Meatless pecans

Post here if you have questions about growing trees & shrubs, fertilizing, or selecting trees or shrubs
Forum rules
You can view the posts to the forum without registering but in order to post a question or reply to a post you must register as a user. Once you register, you can log in and join the discussion or post a question.

To post your question, simply click on NEW TOPIC or post a REPLY to an existing topic.

To upload a photo, just click on the "upload attachment" tab below the text box when you are posting a question or a reply.

Remember to include where you live (city & state) in your post, so you will get the best answer for your particular area.
Post Reply
thehudge
Posts: 1
Joined: Sun Dec 22, 2013 10:57 am
antispam: no
city_state: williamsburg virginia

Meatless pecans

Post by thehudge » Sun Dec 22, 2013 11:05 am

I have a huge, beautiful pecan tree that drops a ton of nuts every year. However, the nuts are empty. What can I do to make next years harvest fruitful?

lorijones
Site Admin
Posts: 1646
Joined: Fri Sep 05, 2008 12:30 pm
antispam: no
Location: Fishersville, VA

Re: Meatless pecans

Post by lorijones » Thu Jan 09, 2014 6:00 pm

Pecan nut quality and yield is affected by multiple factors.
  • Pecans like rich, deep soil with good drainage. At the same time they require frequent deep watering (every 7-10 days) of about 1- 1 1/2" of water especially during the time when the nuts are filling out.

    If the pecans are dropping early, it could be a pollination issue. Sometimes planting another compatible pecan variety to allow cross pollination will help with nut production.

    Disease problems can affect pecan quality as well. Pecan scab caused by the fungus Cladosporium carygenum is widespread and the most destructive disease of pecans. Infected nuts fail to reach full size and may prematurely fall to the ground. The best preventative practice is rake, remove, and destroy all nuts, shucks, twigs, and leaves on the ground during the winter. The pecan scab fungus (and many other diseases) are present on the old debris and the spores are spread by rain and wind after they germinate in the spring. These spores continually infect and reinfect your trees. Many scab resistant pecans are now being planted.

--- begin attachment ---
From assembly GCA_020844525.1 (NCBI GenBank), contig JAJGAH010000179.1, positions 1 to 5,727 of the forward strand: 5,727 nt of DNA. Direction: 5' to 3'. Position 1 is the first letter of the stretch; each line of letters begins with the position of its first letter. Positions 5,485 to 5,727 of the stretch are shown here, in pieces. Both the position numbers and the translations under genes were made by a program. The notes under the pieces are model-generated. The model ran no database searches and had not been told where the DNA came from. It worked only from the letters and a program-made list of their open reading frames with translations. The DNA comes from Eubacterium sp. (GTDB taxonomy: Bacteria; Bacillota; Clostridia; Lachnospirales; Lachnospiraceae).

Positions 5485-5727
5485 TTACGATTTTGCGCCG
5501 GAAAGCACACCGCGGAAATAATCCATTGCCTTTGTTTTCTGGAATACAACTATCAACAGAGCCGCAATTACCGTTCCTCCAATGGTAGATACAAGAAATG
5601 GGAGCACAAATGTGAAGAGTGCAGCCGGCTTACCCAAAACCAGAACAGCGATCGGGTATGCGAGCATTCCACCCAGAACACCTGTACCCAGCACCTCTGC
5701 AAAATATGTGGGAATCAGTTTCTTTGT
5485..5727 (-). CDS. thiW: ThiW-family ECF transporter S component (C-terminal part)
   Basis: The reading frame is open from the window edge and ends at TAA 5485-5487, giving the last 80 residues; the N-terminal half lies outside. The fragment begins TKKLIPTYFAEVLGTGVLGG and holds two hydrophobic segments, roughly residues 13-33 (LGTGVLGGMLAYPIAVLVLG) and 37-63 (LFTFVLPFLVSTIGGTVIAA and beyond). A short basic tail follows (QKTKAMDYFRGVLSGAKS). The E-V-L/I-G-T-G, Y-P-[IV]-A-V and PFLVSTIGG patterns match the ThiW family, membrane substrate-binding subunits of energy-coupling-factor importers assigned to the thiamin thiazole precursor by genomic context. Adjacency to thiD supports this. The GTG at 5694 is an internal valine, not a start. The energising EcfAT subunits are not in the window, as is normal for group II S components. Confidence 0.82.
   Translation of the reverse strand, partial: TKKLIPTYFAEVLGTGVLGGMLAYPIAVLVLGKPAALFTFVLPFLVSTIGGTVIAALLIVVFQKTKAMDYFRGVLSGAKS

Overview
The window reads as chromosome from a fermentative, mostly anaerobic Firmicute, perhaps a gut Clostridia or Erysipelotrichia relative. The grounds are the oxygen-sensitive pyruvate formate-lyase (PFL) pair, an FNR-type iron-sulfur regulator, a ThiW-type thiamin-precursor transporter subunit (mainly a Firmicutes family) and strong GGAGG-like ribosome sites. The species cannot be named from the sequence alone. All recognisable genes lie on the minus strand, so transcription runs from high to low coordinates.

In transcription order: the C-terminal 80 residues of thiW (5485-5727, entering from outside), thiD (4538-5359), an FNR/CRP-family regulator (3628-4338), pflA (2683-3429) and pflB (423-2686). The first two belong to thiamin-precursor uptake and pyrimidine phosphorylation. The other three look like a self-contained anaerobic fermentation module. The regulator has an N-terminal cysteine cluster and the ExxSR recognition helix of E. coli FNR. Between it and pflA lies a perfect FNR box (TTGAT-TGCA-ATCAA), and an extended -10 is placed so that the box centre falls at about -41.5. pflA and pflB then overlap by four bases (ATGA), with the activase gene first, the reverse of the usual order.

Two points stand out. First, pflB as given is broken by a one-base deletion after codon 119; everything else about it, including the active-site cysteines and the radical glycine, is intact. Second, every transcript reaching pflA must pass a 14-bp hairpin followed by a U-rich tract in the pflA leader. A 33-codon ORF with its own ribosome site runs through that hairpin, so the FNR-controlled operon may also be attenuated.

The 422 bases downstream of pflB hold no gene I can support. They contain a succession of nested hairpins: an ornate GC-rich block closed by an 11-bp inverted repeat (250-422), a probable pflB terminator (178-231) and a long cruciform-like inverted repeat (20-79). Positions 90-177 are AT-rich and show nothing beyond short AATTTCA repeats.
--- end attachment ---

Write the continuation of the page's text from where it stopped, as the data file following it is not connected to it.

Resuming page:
Insects often attack and damage the developing pecans. Plant bugs/stinkbugs and pecan nut casebearers are two common pecan pests. Stinkbugs suck the juices from young nuts and can cause damage. Pecan nut casebearers will get inside the nuts and damage them. Again rake and discard debris and nuts.

    You may want to spray your tree with a recommended fruit and nut tree spray. These usually contain a combination of a fungicide and insecticide. Always read and follow all label directions.

Post Reply

Return to “Tree Culture including growing and fertilizing”